Whether their faith is discreet or notorious, whether they believe in “Forces of the mind” or in God the father, the presidents of the Ve Republic rarely waived to visit the Pope. With the notable exception of Georges Pompidou, who, in post-sixty-eight France, had preferred to avoid an official trip to the Vatican, everyone, from General de Gaulle the fervent Catholic to François Hollande the atheist, gave in to the ritual. And if no head of state can affirm, like de Gaulle, that if “The Republic is secular, France is Christian”, all know that Catholicism occupies a special place within the former eldest daughter of the Church.
Emmanuel Macron, who goes to the Vatican on Friday November 26 for an audience with Pope Francis, is fully aware of the highly symbolic scope of his gesture on this side of the Alps. And the Elysee may recall that the president addresses the Pope as well as the various religious representatives, Jews, Muslims or Protestants, this visit to the Sovereign Pontiff, after that of June 26, 2018, five months before the presidential election, can be read as special attention paid to Catholics in France.
She is hardly the first. On April 9, 2018, under the vaults of the Collège des Bernardins in Paris, in front of the bishops of France, the Head of State said he wanted ” to fix “ the “Damaged link” between Church and State. One way to woo this electorate mainly tempted by the right. During the 2017 presidential election, the votes of practicing Catholics were largely focused on François Fillon (Les Républicains). The rest was divided between the candidate of the extreme right, Marine Le Pen, and Emmanuel Macron, recalls Jérôme Fourquet, director of the opinion pole of the FIFG and co-author of France before our eyes (Threshold, 496 pages, 23 euros).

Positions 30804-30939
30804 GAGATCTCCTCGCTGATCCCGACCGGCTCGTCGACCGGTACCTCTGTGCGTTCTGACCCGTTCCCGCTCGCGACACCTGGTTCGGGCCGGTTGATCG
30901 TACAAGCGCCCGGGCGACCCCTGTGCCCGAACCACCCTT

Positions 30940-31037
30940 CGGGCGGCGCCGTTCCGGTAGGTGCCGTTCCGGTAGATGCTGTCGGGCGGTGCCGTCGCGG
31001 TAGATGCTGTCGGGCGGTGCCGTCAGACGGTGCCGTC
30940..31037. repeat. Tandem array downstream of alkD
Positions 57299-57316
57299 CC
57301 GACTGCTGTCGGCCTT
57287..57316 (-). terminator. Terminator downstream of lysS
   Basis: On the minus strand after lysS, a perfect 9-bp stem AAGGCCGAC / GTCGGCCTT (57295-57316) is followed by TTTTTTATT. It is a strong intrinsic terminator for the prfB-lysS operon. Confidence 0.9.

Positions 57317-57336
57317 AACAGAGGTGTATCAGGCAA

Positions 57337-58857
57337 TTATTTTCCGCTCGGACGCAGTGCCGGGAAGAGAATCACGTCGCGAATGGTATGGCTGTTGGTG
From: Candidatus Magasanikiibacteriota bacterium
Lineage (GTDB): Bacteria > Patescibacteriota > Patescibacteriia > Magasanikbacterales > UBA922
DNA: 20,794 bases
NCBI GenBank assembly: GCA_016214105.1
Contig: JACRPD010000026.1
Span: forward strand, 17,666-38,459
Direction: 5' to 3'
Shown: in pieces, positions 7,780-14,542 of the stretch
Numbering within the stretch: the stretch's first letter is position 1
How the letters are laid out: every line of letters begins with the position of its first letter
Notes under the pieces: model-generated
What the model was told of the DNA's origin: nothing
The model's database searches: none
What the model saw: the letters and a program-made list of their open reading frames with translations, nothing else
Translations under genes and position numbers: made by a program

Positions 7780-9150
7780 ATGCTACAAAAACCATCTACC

Thus, this public hitherto rather reluctant to vote on the extreme right had taken the plunge. “2017 also marked the almost total disappearance of those we called the ‘left cathos'”, observes M. Fourquet. A phenomenon documented in the essay The Great Fear of Catholics in France (Grasset, 2018) by the Vaticanist Henri Tincq, former journalist at World, died in 2020, who claimed at the time “No longer recognize one’s Church”.
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Five years later, in a France shaken up by identity debates, the irruption of the still undeclared candidate Eric Zemmour, whose speech seeks to seduce a conservative Catholic France, risks accentuating the porosity of this electorate with the far right. . Emmanuel Macron’s trip to the Vatican aims, in part, to demonstrate the part of the inconsistency underlying this electoral choice. “It is never useless to remind all Catholics of the founding values of openness, benevolence and respect for others carried by their religion”, indicates a relative of the head of state.
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Presidential 2022: from Rome, Emmanuel Macron tries to address Catholics